On Sunday, September 22nd, I ventured out of my writer’s cave to Queen’s Park in Toronto to be part of the “Word on the Street.” This festival is touted as a national celebration of literacy and the written word with events taking place in various cities from Lethbridge, Alberta to Halifax, Nova Scotia. Apparently it was the 24th year for WotS in Toronto and, I’m embarrassed to admit, the first one I’ve ever attended despite residing in fairly close proximity to that city.
I love Toronto but, like a lot of Canadians who live within the shadow of the CN Tower, I don’t love everything about Ontario’s capital city. I definitely don’t love the bumper-to-bumper traffic that says ‘welcome to Toronto’ more clearly than any roadside sign (in fact, I drove only so far as Kipling Station then took the subway to Queen’s Park), and I am not a Maple Leafs fan (and I hate that the “Hockey Night in Canada” games featured by the local cable company are always the Toronto games and never feature Ottawa or Montreal—unless either of those teams happens to be playing against Toronto)—but those are different topics for another day.
But I love writing and I love books, and when I found out that Toronto Romance Writers (a chapter of Romance Writers of America) would be at WotS, I wanted to be part of it.
As it turned out, more than 200,000 other people wanted to be part of it, too. There were all kinds of tents and booths with authors and publishers and vendors selling a wide variety stuff. At the Toronto Romance Writers booth, there were various items donated as giveaways by member authors and yes, even free books.
I was at the booth at four o’clock to sign copies of several of my backlist titles for any interested passerby who wanted to take one home and give it a read. The sole purpose in doing this was to promote the romance genre and, admittedly, myself as an author. For the most part, people—female and male—were gracious and appreciative of the gesture. So I was baffled by the woman who shook her head and said, almost apologetically, “I hope you can sell it to someone instead.”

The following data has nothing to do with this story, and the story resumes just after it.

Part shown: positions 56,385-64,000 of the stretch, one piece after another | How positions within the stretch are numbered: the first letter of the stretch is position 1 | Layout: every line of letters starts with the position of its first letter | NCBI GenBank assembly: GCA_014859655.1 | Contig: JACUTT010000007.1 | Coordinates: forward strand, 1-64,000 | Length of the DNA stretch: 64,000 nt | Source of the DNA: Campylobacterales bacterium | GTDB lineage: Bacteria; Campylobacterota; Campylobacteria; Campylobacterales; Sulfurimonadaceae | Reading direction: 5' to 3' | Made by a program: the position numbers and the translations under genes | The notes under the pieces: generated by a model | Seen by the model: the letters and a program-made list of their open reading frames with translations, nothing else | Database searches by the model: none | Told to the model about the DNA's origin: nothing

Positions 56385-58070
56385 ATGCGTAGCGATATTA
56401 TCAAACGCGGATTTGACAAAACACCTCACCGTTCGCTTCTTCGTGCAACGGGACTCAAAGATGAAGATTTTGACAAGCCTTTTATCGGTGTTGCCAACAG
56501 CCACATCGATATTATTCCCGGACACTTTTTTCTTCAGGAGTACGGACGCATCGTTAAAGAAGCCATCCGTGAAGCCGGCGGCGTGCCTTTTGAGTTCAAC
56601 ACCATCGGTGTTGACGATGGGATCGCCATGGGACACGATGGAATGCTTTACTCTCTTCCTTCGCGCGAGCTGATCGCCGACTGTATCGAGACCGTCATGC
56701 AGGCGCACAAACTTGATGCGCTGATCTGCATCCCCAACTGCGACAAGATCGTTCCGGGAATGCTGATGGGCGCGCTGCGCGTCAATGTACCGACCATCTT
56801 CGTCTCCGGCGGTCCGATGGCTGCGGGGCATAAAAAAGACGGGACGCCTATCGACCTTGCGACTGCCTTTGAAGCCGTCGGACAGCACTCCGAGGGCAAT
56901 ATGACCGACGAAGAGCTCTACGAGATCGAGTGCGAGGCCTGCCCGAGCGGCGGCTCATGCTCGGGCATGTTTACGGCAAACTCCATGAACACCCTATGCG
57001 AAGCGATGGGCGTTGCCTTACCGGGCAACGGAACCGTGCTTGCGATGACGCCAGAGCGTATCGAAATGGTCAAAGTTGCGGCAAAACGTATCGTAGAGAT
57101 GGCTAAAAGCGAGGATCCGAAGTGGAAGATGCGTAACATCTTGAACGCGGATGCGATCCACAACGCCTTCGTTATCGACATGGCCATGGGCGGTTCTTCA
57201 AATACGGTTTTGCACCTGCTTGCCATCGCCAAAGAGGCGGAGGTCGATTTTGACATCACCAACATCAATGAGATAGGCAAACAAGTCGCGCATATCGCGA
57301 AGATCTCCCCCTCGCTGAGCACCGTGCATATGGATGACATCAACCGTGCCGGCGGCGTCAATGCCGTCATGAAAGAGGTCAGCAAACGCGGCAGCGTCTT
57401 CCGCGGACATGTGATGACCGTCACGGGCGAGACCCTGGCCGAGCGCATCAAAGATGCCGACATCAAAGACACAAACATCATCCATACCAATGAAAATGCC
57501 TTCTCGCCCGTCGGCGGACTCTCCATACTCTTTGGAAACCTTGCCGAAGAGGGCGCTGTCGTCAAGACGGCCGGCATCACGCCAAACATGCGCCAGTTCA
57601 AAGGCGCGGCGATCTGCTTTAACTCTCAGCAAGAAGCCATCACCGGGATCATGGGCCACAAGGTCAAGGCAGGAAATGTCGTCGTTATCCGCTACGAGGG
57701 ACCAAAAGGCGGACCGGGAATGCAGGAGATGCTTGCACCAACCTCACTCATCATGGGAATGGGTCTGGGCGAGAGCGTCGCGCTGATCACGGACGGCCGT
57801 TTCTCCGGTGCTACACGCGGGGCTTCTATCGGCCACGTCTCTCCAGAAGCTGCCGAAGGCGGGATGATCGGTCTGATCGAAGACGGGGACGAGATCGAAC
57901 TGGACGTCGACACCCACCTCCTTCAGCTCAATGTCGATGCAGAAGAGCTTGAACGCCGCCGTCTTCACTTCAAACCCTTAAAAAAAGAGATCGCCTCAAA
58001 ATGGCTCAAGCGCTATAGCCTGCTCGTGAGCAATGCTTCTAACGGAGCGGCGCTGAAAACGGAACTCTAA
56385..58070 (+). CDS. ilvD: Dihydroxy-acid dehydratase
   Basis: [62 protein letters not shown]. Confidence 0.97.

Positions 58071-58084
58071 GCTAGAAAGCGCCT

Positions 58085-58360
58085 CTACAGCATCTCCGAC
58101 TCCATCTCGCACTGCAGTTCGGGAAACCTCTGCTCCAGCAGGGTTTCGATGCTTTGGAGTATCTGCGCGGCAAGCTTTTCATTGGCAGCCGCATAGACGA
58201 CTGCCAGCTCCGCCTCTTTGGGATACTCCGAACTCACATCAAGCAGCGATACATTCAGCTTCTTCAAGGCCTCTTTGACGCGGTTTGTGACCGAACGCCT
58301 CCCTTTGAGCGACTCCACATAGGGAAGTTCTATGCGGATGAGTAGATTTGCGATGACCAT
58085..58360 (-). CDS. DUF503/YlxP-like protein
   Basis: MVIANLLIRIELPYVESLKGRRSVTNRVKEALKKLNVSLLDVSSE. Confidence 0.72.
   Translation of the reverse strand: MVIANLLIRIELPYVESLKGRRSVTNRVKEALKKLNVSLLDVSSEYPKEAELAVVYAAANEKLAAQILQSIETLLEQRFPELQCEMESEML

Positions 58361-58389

What I took from that comment (and I’ll admit that I am sometimes overly sensitive to criticism about the romance genre), was that she believed I had to give my books away because no one wanted to buy them. Of course, she didn’t stick around long enough for me to respond, to tell her that I’ve published twenty-seven full-length novels with Harlequin and that many of those books have been translated into other languages and sold in other countries around the world. And I didn’t get to tell her that I wanted to put my books in the hands of readers who don’t usually go into a bookstore (or grocery store or pharmacy) and plunk down $6.00 for a novel that celebrates love and life and guarantees a happy ending, so that they would know such books exist.
I don’t really regret that I didn’t have a chance to say any of those things, but I do regret that she didn’t take one of my books—or even a title by any other author featured in the Toronto Romance Writers booth. Because if she had, she might have realized that a book is an opportunity to explore new horizons, regardless of whether that book is a $6.00 series romance or a $36.00 New York Times bestselling hardcover or a $60.00 college text book (although, admittedly, we didn’t have any of the latter on display).
Thankfully, my annoyance didn’t last long. The next young woman who tentatively approached the booth confessed to being a huge fan of the romance genre and an aspiring author herself. We chatted for a few minutes about writing in general and Toronto Romance Writers in particular. And when she left with an autographed copy of one of my books in her hand, her sincere “thank you” was worth a lot more than the cover price of the book I gave away.
PS. HUGE thanks to Gina, Sherry, Colleen, Joan and all the other volunteers from Toronto Romance Writers who made this event such a tremendous success!